Fore! Going Disk Golfing

I went out to play some golf with my brother a week and a half ago. I hadn't hit a ball around (other than mini golfing in Bar Harbor) in about six years. Let me tell you, it was rough. On the first hole I lost 3 balls and didn't make par on one hole. I did manage to sink a 30 foot put, which made my day. Needless to say, I reinforced what I already knew. I am not going to be the next Tiger Woods or Rory McIlroy and make millions on the PGA Tour. I still enjoy walking the course and marveling over the one or two decent hits I get each round, but golf can often times get pricey. There are some courses around the area that have decently priced green fees, but tag on a golf cart, balls and some club rentals and it can be more expensive than you had originally anticipated. Thankfully, Nate (my brother in law) had plenty of golf balls for me to shank, and his own golf clubs. I got away spending less than 15 dollars. I picked up a hobby when I was in high school, and continue to play occasionally. That hobby is disk golf.

Disk golf is essentially the same rules as regular golf, with a few variations. First off, you use a specialized frisbee disk to play the course, and you are shooting for a basket rather than a hole. Your arms are the drivers, irons and putter. For someone who enjoys the idea of golf but doesn't want to spend tons of money on balls and clubs, disk golf is a great way to walk courses and enjoy the outdoors without going broke. If you're a golf fan and don't think it can compare to playing a round of 18, think again. There's nothing more agonizing than hearing the clink of the chains and seeing your disk miss the basket. It's about as bad as missing a put and having your ball lip out. Likewise, when you throw your disk just right and you sink the shot from 50 feet away, it's like chipping a ball in for an eagle. It's a game that people of all skill levels can enjoy, and generally speaking, you won't loose nearly as many disks as you will golf balls.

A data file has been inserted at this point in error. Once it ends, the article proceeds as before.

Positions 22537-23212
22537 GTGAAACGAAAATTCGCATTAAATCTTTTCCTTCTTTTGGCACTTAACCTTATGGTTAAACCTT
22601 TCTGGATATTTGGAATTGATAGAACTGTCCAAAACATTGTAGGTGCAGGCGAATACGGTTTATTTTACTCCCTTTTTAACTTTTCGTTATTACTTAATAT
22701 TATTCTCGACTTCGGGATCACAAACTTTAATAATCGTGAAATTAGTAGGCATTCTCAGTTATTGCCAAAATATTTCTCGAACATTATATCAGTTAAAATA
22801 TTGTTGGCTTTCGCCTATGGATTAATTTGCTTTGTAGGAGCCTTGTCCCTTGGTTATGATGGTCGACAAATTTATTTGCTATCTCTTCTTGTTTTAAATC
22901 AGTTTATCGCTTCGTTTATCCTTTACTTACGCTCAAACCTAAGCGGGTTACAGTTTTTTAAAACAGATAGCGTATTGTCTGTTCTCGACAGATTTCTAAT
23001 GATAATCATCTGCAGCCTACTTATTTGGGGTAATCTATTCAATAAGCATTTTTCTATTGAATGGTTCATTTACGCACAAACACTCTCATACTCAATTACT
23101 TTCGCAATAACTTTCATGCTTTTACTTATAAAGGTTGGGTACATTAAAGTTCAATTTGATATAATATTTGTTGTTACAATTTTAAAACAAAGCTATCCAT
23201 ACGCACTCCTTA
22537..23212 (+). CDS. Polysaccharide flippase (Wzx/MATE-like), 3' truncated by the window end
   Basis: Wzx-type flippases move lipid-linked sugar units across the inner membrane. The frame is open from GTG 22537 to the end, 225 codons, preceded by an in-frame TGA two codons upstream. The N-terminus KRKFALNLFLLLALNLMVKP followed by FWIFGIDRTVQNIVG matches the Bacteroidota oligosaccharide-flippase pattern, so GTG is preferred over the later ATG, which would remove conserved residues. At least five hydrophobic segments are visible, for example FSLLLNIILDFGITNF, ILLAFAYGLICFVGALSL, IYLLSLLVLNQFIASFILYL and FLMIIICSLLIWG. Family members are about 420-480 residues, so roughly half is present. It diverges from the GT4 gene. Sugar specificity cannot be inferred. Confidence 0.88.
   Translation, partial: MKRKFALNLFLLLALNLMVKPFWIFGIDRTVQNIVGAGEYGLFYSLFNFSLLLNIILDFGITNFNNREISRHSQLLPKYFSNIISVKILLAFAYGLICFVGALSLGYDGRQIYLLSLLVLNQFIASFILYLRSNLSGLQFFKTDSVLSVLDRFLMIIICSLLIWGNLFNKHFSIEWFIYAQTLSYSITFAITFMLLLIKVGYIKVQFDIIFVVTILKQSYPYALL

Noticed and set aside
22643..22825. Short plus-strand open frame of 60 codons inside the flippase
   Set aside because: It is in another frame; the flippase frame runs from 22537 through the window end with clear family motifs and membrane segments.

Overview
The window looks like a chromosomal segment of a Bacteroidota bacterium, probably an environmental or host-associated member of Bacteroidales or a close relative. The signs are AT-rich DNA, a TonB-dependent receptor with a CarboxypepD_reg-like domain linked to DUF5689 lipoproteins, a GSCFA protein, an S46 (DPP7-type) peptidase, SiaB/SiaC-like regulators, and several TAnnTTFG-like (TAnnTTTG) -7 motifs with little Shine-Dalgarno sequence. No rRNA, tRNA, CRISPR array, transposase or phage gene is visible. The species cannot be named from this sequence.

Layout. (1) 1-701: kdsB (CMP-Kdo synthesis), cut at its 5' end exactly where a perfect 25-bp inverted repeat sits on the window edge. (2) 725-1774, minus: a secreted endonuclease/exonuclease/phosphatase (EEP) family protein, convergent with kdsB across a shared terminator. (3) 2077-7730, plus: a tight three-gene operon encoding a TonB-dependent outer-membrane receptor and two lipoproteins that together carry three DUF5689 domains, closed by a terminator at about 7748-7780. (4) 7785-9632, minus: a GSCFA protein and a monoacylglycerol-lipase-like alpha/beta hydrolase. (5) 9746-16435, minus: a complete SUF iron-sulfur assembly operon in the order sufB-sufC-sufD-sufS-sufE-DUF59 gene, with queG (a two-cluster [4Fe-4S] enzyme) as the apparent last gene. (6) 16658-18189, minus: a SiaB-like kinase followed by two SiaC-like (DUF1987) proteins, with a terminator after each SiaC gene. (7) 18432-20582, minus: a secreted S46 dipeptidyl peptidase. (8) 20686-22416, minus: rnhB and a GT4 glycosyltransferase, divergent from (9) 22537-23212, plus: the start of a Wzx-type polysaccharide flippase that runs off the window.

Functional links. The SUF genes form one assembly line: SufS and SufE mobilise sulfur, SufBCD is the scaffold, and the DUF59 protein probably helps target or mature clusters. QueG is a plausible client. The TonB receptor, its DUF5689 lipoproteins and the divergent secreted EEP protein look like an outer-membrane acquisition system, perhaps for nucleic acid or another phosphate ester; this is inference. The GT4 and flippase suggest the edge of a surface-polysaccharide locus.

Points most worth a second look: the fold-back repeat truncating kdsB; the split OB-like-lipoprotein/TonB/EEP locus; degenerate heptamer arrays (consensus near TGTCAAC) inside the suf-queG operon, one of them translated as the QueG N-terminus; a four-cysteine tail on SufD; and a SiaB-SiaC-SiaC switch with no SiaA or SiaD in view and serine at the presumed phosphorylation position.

Maine has quite a few different courses all around the state, and almost all of them are under $10 to play the course. You can also rent disks to use if you don't have any of your own, or you can buy them online or at many sporting goods stores. You can get disks in most places for $8-$15 per disk. All in all, it's a great way to get out and enjoy the summer while not spending a ton of money. I will warn you though. It is addicting so don't be surprised if you get hooked and play multiple rounds in one day. 

Have you ever played Disk Golf?

Seth P.